IT is forty years after the landing of William Penn. Strong colonies founded by English Quakers and Welsh and Irish farmers line the banks of the Delaware from the falls of Trenton to Chester. Frugal and hard-working Germans have given their village on the Wissahickon the name of Germantown. Philadelphia is a market town of 5,000 people, surrounded by thick forests of hardwoods sheltering bear, deer, Indians, and an abundance of other wild game.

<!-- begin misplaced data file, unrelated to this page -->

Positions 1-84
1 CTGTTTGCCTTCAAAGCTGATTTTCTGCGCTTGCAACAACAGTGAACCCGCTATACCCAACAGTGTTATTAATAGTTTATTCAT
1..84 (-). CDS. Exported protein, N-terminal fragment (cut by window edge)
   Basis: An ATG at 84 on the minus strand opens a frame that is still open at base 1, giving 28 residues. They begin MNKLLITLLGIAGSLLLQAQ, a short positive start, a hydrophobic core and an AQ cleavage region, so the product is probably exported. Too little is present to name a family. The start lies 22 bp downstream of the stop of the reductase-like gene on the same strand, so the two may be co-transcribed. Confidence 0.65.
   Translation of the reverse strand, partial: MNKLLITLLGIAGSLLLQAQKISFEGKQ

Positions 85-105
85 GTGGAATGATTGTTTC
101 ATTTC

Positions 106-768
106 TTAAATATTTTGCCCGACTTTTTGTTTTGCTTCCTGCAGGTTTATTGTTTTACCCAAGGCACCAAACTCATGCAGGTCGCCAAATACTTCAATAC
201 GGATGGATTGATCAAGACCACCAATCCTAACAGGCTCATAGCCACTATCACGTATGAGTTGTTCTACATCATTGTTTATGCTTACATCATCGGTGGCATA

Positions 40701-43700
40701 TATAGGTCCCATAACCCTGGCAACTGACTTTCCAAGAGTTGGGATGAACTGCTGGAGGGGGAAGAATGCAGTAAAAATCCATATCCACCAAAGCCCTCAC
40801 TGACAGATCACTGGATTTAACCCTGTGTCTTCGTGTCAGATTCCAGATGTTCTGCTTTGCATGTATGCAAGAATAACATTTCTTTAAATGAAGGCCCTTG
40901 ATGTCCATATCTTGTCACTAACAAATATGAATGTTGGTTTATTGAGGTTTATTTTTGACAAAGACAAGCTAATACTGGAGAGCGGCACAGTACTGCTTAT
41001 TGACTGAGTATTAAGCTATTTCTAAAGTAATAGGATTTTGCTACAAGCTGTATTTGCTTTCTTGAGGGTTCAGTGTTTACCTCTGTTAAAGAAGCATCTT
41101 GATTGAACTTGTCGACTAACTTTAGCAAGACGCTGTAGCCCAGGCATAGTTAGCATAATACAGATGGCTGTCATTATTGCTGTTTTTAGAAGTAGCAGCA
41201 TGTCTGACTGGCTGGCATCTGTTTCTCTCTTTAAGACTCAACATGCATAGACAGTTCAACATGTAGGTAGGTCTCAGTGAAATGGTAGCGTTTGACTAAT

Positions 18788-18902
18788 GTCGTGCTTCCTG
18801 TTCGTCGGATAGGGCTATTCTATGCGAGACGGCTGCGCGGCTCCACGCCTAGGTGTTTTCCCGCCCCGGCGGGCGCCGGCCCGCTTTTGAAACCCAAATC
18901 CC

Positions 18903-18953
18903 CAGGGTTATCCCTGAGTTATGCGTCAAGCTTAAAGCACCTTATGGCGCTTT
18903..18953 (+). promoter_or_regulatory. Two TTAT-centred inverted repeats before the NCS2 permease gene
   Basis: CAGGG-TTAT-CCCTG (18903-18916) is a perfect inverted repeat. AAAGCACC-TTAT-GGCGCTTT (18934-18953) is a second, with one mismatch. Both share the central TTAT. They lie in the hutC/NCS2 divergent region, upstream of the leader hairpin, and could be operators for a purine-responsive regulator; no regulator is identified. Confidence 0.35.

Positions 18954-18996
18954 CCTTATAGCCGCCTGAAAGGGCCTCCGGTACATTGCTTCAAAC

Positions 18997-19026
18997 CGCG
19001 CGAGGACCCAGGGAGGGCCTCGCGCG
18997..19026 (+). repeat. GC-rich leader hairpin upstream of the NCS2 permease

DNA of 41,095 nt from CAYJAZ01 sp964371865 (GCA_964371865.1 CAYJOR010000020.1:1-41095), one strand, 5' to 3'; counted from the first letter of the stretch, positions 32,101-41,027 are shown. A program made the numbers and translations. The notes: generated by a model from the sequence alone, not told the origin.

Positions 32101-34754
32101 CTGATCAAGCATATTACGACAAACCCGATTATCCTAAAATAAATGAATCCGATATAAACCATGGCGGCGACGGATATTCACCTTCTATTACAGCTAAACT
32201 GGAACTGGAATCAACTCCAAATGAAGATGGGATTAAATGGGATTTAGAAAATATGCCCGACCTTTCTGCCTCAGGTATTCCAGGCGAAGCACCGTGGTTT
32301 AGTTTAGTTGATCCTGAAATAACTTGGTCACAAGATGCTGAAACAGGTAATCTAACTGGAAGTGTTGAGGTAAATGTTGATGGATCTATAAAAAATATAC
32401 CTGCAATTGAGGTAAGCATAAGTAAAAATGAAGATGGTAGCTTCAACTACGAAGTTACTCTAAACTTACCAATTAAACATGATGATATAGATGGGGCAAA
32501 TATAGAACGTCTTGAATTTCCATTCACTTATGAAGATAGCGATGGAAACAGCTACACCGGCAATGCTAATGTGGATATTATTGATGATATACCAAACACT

The Pennsylvanians have thrived since the beginning. Their community life is not rent by religious factionalism as in Boston, but they have an internal quarrel sufficiently troublesome. It is between the land-owning class and the common people. The former consists of the Proprietaries, who originally acquired title to tracts in the vast area of land granted to Penn by Charles II, lying between the possessions of the Duke of York, in New Jersey, and those of Lord Baltimore in Maryland. The Proprietaries occasionally are disturbed in their serene enjoyment of ownership by threats of taxation. They cannot bear the idea. They become clamorous and abusive. They fence themselves in. This fence has created a line of division between two opposing forces. Every newcomer, as soon as he acquires an influence, however small, is compelled to take one side or the other. He must "line up." The freshly arrived immigrant from Boston, capital one dollar, is only a journeyman